Stop and think of the loudest person that you know. They are not even close to the loudness of the noisiest animals on earth. While many animals count on being very quiet to surprise their prey, these animals use their loudness in extraordinary ways, such as finding another individual, defending territory, romancing a mate, or warning their companions of predators. The average human conversation is about 50 decibels, and the human eardrum will rupture at about 200 decibels. Yet, many of these animals approach that level regularly. This list of the loudest animals on earth has been compiled by the decibel levels they can produce.
#10 Loudest Animals: North American Bullfrog – 119 Decibels
The North American bullfrog makes several different sounds to communicate. The loudest sound, which can be about 119 decibels, is made with an open mouth while the frogs make all others with a closed mouth. This loud sound is a distress scream. Bullfrogs will also emit low, growling sounds when caught, and they are struggling to escape. They make a grinding sound when they are talking to each other. Male bullfrogs will make a short, sharp call when another male tries to enter its territory. The most common call from a bullfrog is the advertisement calls that males make near breeding areas. In some cases, older females may also make advertisement calls.
#9 Loudest Animals: African Cicadas-120 Decibels
There are more than 3,600 species of African cicadas, with more being discovered regularly. While they are all loud, the loudest may be the Green Grocer and the Yellow Monday. These insects produce sounds up to 120 decibels that carry up to 1.5 miles away. Only male cicadas make any sound, and they do it to attract females. They are unique in the insect world because they have special parts in their abdomens, called tymbels. Cicadas use muscles throughout their bodies to contract their abdomen to produce the sound.
#8 Loudest Animals: Northern Elephant Seal –126 Decibels
Female Northern elephant seals make sounds to communicate with their pups. Young pups can be noisy when mom is not close by, and they sense danger. The male Northern elephant seal makes the loudest sound, which can be up to 126 decibels. Researchers believe that each Northern elephant seal has its unique voice.
Furthermore, researchers believe that this is the only animal outside of humans that makes decisions based on an individual’s vocalizations. If a Northern elephant seal moves to a new rookery, they learn a whole new language as each rookery has its dialect. While Northern elephant seals can make sounds on land and water, they are usually only real noisy while on land or nearby.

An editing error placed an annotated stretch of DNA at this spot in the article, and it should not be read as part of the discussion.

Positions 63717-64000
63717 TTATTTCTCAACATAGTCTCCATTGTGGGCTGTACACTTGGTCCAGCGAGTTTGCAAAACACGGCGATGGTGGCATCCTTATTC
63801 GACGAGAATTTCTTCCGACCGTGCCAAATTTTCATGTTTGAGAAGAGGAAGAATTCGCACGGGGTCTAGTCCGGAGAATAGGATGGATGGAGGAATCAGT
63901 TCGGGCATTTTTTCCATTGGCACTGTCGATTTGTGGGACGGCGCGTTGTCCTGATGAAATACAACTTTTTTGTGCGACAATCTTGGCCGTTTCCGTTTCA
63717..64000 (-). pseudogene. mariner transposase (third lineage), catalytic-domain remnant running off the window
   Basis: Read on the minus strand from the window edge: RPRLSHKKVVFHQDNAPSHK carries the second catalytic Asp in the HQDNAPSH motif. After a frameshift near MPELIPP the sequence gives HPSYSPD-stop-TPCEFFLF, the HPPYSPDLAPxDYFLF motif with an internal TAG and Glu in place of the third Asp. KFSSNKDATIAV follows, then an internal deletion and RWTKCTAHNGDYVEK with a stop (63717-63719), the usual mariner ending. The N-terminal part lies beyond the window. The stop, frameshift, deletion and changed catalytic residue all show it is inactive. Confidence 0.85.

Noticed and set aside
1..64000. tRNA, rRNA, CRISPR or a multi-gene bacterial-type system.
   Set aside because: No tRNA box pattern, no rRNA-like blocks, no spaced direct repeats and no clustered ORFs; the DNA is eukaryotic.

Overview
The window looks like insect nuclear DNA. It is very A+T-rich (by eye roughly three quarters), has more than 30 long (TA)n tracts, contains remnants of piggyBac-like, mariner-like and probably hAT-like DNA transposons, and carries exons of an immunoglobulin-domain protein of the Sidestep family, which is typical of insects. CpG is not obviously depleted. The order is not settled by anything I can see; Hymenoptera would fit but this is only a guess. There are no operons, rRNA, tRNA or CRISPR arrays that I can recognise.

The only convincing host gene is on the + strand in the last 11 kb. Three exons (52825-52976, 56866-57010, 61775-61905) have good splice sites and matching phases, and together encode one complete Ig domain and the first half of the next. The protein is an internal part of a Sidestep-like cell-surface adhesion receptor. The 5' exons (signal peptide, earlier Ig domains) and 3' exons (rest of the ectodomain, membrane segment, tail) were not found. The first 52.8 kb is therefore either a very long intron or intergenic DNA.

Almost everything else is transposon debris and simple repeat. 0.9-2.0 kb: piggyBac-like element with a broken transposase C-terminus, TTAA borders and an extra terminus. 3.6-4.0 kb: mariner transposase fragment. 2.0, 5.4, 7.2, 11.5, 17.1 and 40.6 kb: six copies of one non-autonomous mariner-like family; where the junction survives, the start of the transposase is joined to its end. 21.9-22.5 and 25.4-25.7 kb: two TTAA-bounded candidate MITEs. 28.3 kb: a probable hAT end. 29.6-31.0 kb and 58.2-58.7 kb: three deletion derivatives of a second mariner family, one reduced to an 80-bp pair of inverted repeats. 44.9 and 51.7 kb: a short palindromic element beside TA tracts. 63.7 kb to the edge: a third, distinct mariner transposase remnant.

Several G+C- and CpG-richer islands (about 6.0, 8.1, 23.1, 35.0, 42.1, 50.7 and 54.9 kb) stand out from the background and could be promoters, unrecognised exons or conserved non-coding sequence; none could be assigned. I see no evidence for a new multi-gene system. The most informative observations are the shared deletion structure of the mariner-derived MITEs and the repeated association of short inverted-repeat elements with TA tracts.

Males make the loudest sounds to warn other males that this is their territory. Then, the other male decides to challenge that male or move on to a different area depending on the sound. This is the only animal that researchers know of that can make decisions based on the sound of each individual voice, except for humans.
#7 Loudest Animals: Moluccan Cockatoo – 129 Decibels
Moluccan cockatoo can scream up to 129 decibels about the same level as a 747 jet. Like dogs, if you own a Moluccan cockatoo, they will scream to alert you that they sense trouble nearby. These cockatoos also often scream when they are bored. If you have more than one, they will often scream simultaneously, and it is usually right before bedtime.
#6 Loudest Animals: Kakapos – 132 Decibels
The kakapo is the world’s largest parrot and one of its rarest. If it was not for the work of Don Merton and others with the Kakapo Recovery Programme in New Zealand, this flightless bird might have become extinct. When researchers first discovered this bird was still alive, they found only males. Then, they found four females. With less than 84 known birds in 2000, the researchers felt that they had to act quickly.
To save the bird, they air-flighted the bird that was a favorite of weasels and ferrets to a remote island where the coast was so rugged that a boat could not dock. They chose the remote CodfishIsland, off New Zealand’s southern coast, because there were no predators on the island. As of 2020, the number of kakapos had rebounded to 211 adult birds. Saving this bird has not been an easy task as they typically only breed every 4-to-5 years and do not start until they are at least 4 years old.